In February in this column it was reported that there were twelve cases, six deaths - a fifty per cent mortality rate from this new viral infection sweeping across Saudi Arabia. Three months on, 44 patients, 22 deaths - yet still no travel or trade restrictions.
The latest (fatal) case has been reported by the Saudi Ministry of Health - a laboratory-confirmed case of what is now termed MERS-CoV - Middle East respiratory Syndrome Coronavirus. This case, from the centre of the country, at Al-Qaseem, is not related to the cluster of MERS-CoV reported from the eastern Al-Ahsa region.
The patient was a 63-year-oldman with health problems, admitted to hospital with severe respiratory distress on May 15. He died on May 20. The disease broke out in September 2012 and there have been confirmed cases in Jordan, Qatar, Saudi Arabia, and the United Arab Emirates (UAE). France, Germany, Tunisia and the United Kingdom.
According to the WHO, for the cases outside Saudi Arabia, there were "also reported laboratory-confirmed cases; they were either transferred for care of the disease or returned from Middle East and subsequently became ill. In France, Tunisia and the United Kingdom, there has been limited local transmission among close contacts who had not been to the Middle East but had been in close contact with the laboratory-confirmed or probable cases".
First appearing in 2012, Novel Coronavirus is a new strain of the Coronavirus which causes a number of infections to humans and animals, the most common of which is the common cold. It also causes more pathogenic diseases such as SARS (Severe Acute Respiratory Syndrome).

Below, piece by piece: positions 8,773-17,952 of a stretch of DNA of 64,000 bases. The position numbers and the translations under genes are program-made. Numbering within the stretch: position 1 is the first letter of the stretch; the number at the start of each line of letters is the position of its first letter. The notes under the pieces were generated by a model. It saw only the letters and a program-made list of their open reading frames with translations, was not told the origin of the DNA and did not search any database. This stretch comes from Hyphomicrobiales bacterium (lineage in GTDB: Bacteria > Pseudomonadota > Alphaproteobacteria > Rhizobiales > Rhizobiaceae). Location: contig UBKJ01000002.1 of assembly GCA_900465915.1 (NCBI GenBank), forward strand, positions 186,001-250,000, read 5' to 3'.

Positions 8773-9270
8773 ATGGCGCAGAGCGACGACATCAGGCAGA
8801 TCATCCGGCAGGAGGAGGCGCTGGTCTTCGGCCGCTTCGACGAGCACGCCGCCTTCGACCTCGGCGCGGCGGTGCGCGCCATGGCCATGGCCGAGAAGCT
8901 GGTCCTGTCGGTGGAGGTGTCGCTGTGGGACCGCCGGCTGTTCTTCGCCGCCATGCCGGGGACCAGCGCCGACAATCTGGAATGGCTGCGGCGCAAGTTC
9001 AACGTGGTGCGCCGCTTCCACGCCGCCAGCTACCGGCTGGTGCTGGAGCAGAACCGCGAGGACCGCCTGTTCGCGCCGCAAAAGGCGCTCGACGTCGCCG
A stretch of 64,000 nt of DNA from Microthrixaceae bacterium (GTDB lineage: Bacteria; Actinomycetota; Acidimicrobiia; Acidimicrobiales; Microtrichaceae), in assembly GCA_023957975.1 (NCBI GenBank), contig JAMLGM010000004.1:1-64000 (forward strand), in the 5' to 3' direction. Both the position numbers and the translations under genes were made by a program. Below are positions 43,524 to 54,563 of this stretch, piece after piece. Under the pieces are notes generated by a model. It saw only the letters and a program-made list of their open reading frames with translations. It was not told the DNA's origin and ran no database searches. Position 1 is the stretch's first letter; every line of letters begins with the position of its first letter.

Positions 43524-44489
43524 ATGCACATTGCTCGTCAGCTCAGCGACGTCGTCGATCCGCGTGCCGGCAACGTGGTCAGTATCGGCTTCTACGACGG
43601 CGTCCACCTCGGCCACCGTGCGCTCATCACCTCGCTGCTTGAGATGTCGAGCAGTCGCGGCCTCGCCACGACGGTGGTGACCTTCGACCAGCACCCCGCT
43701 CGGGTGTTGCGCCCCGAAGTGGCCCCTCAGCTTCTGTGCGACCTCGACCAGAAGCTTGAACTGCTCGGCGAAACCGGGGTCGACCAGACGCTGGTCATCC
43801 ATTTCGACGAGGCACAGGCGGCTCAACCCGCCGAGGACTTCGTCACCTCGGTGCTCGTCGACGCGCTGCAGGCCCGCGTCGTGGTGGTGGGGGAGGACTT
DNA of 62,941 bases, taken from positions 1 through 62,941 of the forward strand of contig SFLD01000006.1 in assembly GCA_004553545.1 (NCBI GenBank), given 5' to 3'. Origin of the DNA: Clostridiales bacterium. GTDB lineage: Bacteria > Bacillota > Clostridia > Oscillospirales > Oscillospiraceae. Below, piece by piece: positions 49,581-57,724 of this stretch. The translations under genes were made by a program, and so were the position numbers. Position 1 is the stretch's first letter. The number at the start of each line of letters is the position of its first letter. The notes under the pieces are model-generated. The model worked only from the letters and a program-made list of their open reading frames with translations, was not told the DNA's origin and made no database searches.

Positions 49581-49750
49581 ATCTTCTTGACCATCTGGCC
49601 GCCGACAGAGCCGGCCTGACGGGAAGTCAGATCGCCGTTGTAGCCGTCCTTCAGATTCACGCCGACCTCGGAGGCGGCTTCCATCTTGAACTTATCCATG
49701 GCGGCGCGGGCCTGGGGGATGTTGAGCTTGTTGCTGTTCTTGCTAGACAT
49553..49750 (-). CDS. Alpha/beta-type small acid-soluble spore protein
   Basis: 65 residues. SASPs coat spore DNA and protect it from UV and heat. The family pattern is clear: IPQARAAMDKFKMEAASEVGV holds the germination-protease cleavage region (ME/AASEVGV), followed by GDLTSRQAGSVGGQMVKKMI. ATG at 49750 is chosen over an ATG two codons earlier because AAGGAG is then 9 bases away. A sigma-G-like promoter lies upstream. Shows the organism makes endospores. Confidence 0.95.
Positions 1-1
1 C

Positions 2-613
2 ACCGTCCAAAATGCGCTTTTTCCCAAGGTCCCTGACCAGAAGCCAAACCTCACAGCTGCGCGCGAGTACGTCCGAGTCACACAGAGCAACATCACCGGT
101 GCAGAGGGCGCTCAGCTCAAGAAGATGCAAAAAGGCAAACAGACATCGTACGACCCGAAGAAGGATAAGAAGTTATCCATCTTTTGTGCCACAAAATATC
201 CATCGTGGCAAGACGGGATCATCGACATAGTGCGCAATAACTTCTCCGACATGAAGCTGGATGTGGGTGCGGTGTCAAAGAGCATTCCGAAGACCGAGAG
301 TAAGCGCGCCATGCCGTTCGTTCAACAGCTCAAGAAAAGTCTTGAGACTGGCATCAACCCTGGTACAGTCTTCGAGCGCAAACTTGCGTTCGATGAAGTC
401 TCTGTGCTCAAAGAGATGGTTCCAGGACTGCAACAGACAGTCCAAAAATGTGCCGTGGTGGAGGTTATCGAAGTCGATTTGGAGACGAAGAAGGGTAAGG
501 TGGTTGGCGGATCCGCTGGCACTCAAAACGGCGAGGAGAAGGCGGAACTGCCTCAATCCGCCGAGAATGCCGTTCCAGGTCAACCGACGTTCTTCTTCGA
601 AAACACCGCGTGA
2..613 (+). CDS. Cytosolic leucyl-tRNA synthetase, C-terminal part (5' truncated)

How are these things documented? What about, in the WHO's own report, "the number of health care workers with pneumonia associated with the cases...now considered probable case(s)"? They don't count. And those in Norway? Why have they "disappeared" from the media?
The WHO admits that the appearance of pneumonia among healthcare workers and family members "increases the suspicion that person-to-person transmission may have occurred". In the WHO's own reaction to the recent cases in the UK, this is more than confirmed: "The United Kingdom (UK) has informed WHO of another confirmed case of infection with the novel coronavirus (NCoV). This is the third case confirmed in the country this month and is in the same family cluster as the two recently confirmed cases. The latest confirmed case does not have recent travel history outside the UK".
The Novel Coronavirus is sufficiently serious to have the WHO instructing the affected countries to test for new cases and have enhanced surveillance measures and communication with neighbouring countries. With significant numbers of people travelling to the area for different reasons, watch out for the next pandemic.
Department of Communicable Disease Surveillance and Response, Global Influenza Programme
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